What is Shakepeare trying to teach us through Romeo and Juliet? If part of what a writer seeks to do is reveal some aspect of human nature to us, what is Shakepeare trying to teach us through Romeo and Juliet?

Expert Answers info

stolperia eNotes educator | Certified Educator

calendarEducator since 2011

write2,948 answers

starTop subjects are Literature, Social Sciences, and History

One of the beauties of most great literature is that it is open to interpretation, with every reader finding in it the themes or messages that speak to that person's particular background circumstances, experiences, needs, and feelings. Certainly, Shakespeare was a master of being able to create characters and situations whose dialogue could be understood to communicate many different meanings, dependent upon the viewpoint of the listener! All of the above posts are demonstrations of this...

check Approved by eNotes Editorial

creativethinking eNotes educator | Certified Educator

calendarEducator since 2011

write83 answers

starTop subjects are Literature, Social Sciences, and Arts

All and yet none of these answers could be correct. By virtue of your question, we're considering that writers "seek to reveal some aspect of human nature to us." Certainly, literature reveals traits about humanity and holds them up to us like a mirror. And, just as one's reflection in a mirror includes each detail of our appearance down to our very pores if we get close enough, the portraits that literary works portray are extremely complex. (They, too, also get more complicated the closer we look!) To say "the main theme of Romeo and Juliet is ____" or "Shakespeare is trying to teach us this: ____" is to oversimplify the intensity and nuance of the work. The best we can do is identify a particular theme, like the Free Will vs. Fate idea that e-martin mentioned, and track its development through the plot via specific illustrative examples. But a true scholar would be aware that there are multiple themes, and it is the interplay/tension of those ideas that, along with the reader's personal experience and interpretation, result in the message, effect, and therefore "teaching" conveyed by the text.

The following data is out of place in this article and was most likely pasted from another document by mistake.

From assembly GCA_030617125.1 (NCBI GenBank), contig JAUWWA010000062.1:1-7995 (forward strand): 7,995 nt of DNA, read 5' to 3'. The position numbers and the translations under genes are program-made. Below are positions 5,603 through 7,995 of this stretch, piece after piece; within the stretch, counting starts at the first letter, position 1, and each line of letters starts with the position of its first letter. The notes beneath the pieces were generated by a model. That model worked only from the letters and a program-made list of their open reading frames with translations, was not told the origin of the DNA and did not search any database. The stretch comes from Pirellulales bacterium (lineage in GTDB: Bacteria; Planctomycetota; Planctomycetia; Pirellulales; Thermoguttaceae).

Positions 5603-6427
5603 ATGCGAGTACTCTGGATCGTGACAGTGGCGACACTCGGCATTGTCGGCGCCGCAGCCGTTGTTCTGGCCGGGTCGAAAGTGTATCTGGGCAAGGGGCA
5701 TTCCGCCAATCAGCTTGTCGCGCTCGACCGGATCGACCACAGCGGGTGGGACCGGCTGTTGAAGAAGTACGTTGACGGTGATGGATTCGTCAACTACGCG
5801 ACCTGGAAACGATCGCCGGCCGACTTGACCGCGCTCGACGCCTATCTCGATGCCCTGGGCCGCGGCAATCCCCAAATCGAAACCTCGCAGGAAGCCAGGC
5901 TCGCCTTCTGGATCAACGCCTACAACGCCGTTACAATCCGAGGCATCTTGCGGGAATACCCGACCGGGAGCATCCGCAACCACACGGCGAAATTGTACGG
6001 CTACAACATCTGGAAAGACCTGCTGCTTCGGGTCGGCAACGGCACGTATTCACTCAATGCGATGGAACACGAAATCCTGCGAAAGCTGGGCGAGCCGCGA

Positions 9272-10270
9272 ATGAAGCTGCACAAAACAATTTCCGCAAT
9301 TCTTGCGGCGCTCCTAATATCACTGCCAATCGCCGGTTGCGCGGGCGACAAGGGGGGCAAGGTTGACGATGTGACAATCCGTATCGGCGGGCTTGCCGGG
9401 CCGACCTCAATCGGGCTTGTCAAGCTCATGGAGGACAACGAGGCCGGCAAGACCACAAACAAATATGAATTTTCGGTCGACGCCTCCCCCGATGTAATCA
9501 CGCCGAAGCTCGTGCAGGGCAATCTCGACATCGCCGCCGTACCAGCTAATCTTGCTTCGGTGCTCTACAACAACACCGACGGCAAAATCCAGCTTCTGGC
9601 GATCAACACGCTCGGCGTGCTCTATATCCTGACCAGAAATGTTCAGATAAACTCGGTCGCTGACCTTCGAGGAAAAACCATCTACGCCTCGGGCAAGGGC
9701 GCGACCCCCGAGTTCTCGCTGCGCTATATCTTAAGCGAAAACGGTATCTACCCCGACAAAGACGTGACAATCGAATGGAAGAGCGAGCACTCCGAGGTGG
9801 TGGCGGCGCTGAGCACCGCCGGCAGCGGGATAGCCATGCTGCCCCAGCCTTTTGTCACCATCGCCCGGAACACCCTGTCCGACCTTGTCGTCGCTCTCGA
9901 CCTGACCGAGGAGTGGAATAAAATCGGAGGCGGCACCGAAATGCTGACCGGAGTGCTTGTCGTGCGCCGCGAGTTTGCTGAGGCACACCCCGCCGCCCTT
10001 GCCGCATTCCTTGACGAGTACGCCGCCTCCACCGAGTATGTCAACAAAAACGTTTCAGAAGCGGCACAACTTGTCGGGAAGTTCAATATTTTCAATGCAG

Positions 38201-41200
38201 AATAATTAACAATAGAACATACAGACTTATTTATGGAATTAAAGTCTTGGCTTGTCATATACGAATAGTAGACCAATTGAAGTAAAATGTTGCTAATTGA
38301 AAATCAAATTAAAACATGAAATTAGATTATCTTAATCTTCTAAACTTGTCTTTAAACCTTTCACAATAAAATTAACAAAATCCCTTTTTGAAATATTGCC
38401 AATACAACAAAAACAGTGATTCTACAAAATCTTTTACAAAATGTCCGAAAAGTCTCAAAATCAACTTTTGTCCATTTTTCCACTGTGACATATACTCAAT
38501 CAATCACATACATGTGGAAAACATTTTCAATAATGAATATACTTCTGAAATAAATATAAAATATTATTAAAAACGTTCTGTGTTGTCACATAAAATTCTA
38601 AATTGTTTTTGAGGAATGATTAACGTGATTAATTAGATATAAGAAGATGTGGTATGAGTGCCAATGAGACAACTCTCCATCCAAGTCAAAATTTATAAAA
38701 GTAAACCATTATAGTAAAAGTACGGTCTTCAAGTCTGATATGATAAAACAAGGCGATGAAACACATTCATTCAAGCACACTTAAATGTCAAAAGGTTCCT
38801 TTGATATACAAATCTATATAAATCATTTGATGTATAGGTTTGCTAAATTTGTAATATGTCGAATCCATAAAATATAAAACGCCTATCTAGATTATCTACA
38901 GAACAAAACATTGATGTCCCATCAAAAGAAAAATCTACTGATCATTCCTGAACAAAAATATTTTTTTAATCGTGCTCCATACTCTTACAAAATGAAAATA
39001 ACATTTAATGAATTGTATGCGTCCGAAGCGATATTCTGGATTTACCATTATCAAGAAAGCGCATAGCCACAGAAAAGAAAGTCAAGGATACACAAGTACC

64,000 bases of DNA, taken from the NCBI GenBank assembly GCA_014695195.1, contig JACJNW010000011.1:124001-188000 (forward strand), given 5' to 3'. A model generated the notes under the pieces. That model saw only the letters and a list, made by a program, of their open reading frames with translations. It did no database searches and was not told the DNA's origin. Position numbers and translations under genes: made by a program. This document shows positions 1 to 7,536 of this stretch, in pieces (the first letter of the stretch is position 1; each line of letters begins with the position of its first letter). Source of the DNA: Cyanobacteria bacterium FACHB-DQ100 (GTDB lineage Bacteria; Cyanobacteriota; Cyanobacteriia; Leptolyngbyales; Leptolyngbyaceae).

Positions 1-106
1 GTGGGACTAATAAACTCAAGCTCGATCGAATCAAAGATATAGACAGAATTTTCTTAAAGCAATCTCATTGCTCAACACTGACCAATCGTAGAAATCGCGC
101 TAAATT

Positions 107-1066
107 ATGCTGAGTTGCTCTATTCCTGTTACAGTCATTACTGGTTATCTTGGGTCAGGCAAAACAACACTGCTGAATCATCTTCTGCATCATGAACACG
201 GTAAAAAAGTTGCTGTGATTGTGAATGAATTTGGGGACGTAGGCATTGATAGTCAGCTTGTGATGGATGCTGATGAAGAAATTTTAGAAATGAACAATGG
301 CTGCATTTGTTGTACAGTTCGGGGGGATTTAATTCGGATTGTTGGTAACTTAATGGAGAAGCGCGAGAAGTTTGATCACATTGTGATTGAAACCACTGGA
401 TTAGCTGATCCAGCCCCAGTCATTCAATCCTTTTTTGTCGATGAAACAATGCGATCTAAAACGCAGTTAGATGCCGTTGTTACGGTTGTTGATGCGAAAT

check Approved by eNotes Editorial

kiwi eNotes educator | Certified Educator

calendarEducator since 2007

write1,176 answers

starTop subjects are Literature, Social Sciences, and History

Shakespeare is highlighting the explosive energies that intense passion can bring. We see this in the love between Romeo and Juliet, the feud between the Montagues and the Capulets, the anger of Tybalt and the excesses of Mercutio. Intensity of passion is what makes life exciting, but can have tragic consequences.

check Approved by eNotes Editorial

Bruce Bergman eNotes educator | Certified Educator

briefcaseCollege Professor


calendarEducator since 2011

write3,640 answers

starTop subjects are Literature, Social Sciences, and Business

This play, like Macbeth, seems to explore the notion of "free will versus fate". Though Romeo and Juliet choose to act as they do there is also a strong implication that the two are fated to their particular doom. 

Here the doom is not supernatural but completely natural. It is a doom born out of human nature. In Macbeth the idea of fate is represented by supernatural forces (the witches).

In both plays an outcome is defined before the characters have made their decisions, raising a question as to how avoidable the outcome truly is, how much an individual can change his/her fate, and how set an individual's path may be by forces outside of his/her control. 

check Approved by eNotes Editorial

litlady33 eNotes educator | Certified Educator

calendarEducator since 2011

write272 answers

starTop subjects are Literature, Social Sciences, and History

Shakespeare is saying many things about...

(The entire section contains 9 answers and 909 words.)

Unlock This Answer Now


check Approved by eNotes Editorial

Mike Walter eNotes educator | Certified Educator

calendarEducator since 2012

write1,473 answers

starTop subjects are Literature, Social Sciences, and History

check Approved by eNotes Editorial

lmetcalf eNotes educator | Certified Educator

calendarEducator since 2004

write1,941 answers

starTop subjects are Literature, Social Sciences, and History

check Approved by eNotes Editorial

pohnpei397 eNotes educator | Certified Educator

calendarEducator since 2009

write35,413 answers

starTop subjects are History, Literature, and Social Sciences

check Approved by eNotes Editorial

Alec Cranford eNotes educator | Certified Educator

calendarEducator since 2011

write5,697 answers

starTop subjects are Literature, History, and Social Sciences

check Approved by eNotes Editorial